Please try the URL privacy information feature enabled by clicking the flashlight icon above. This will reveal two icons after each link the body of the digest. The shield takes you to a breakdown of Terms of Service for the site - however only a small number of sites are covered at the moment. The flashlight take you to an analysis of the various trackers etc. that the linked site delivers. Please let the website maintainer know if you find this useful or not. As a RISKS reader, you will probably not be surprised by what is revealed…
https://techxplore.com/news/2022-05-machine-humanity-patent.html "The day is coming—some say has already arrived—when artificial intelligence starts to invent things that its human creators could not. But our laws are lagging behind this technology, UNSW experts say. "It's not surprising these days to see new inventions that either incorporate or have benefitted from artificial intelligence (AI) in some way, but what about inventions dreamt up by AI—do we award a patent to a machine?" The authors argue that a new class of intellectual property, that created or discovered by AI (AI-IP), be established to enable patent rights protection and adjudication. Would an anti-AI-IP invention, a dataset or learning model or combination that can defeat an AI-IP's operation be eligible for patent, or would it be considered dangerous malware?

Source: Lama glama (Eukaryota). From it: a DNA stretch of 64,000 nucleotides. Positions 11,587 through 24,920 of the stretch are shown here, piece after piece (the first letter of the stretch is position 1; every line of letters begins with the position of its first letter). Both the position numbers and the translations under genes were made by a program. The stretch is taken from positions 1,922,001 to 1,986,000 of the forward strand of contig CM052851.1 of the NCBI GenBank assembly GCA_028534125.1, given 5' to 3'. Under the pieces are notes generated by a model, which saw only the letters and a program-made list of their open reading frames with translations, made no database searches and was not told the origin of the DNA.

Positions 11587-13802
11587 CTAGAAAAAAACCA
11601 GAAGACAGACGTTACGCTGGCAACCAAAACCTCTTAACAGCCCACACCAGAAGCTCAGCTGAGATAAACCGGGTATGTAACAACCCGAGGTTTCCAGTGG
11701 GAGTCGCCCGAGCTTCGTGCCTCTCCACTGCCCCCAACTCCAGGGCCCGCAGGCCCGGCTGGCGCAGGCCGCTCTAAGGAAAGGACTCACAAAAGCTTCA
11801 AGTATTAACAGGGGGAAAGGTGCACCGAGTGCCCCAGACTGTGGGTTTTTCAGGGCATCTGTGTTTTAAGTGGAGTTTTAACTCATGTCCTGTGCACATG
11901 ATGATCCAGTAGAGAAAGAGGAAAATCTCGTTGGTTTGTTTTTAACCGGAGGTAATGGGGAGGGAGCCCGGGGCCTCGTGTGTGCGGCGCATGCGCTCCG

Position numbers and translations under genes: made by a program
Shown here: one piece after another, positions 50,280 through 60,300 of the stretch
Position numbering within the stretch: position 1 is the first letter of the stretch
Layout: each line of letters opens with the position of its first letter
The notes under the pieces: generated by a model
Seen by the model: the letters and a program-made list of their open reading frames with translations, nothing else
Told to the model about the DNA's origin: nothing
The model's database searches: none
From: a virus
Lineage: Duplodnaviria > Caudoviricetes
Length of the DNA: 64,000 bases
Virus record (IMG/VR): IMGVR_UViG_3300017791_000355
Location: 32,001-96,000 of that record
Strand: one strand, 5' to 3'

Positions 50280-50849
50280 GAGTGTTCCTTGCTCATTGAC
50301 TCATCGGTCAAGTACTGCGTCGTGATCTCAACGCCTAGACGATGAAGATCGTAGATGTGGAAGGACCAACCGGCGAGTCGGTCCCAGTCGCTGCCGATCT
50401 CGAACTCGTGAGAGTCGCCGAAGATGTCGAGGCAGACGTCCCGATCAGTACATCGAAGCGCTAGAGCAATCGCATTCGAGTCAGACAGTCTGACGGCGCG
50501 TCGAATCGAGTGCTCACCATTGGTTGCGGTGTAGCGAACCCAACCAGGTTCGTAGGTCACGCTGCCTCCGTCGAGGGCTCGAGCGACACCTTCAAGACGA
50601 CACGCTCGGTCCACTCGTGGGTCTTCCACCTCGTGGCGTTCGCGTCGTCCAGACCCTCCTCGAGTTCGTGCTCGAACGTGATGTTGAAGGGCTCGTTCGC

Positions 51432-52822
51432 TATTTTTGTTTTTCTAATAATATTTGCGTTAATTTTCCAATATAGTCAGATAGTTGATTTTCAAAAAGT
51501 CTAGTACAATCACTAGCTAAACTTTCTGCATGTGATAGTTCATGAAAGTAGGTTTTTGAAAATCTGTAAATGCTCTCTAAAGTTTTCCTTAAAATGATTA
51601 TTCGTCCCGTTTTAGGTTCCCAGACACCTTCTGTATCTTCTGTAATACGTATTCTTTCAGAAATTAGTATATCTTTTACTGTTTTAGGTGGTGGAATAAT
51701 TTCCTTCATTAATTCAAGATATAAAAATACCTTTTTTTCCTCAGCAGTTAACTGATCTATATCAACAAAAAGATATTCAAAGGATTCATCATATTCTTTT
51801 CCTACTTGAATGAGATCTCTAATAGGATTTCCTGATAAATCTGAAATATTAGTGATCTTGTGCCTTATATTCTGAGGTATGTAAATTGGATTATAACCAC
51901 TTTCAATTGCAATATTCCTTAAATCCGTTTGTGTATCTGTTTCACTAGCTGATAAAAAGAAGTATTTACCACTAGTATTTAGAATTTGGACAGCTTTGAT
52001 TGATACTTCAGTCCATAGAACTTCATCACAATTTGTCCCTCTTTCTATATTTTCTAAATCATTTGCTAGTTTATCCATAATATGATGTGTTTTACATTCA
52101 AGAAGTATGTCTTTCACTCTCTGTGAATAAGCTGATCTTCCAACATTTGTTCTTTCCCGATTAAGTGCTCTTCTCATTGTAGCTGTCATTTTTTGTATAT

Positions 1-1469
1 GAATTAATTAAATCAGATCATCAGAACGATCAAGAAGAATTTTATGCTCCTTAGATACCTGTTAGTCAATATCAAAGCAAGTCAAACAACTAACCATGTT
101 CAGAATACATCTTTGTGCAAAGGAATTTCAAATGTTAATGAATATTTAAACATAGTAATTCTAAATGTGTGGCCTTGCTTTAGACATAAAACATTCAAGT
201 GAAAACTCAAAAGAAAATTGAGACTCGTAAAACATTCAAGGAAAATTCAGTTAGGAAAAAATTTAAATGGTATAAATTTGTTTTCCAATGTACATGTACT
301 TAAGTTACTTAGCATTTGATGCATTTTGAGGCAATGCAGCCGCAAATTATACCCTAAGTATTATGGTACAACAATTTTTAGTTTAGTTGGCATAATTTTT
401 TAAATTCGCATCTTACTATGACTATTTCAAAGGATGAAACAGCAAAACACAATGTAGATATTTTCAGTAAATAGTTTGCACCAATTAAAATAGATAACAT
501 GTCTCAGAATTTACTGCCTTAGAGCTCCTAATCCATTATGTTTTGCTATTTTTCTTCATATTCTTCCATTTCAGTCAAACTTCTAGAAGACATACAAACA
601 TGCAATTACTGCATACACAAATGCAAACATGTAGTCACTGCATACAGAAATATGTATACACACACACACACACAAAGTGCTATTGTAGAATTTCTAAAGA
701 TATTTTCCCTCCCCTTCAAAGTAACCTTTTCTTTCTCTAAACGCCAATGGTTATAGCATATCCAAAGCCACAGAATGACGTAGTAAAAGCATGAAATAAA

The upgrade to 5G was supposed to bring a paradise of speedy wireless. But a chaotic process under the Trump administration, allowed to fester by the Biden administration, turned it into an epic disaster. The problems haven't been solved. The prospect sounded terrifying. A nationwide rollout of new wireless technology was set for January, but the aviation industry was warning it would cause mass calamity: 5G signals over new C-band networks could interfere with aircraft safety equipment, causing jetliners to tumble from the sky or speed off the end of runways. Aviation experts warned of "catastrophic failures leading to multiple fatalities." [...] But the Trump administration didn't initially seem inclined to leave 5G decisions to the FCC. The administration saw the fifth generation of cellular technology, with its faster speeds and automation efficiencies for industry, as its single biggest communications initiative. Top Trump officials viewed the technology through the prism of competition with China. Many in the administration also expressed fears that Huawei Technologies, a dominant maker of 5G hardware, might be a conduit for Chinese government surveillance, posing a national-security threat. (Huawei has always denied such claims.) Trump lieutenants began employing a nationalist battle cry: America needed to "win the race to 5G" against China. https://www.propublica.org/article/fcc-faa-5g-planes-trump-biden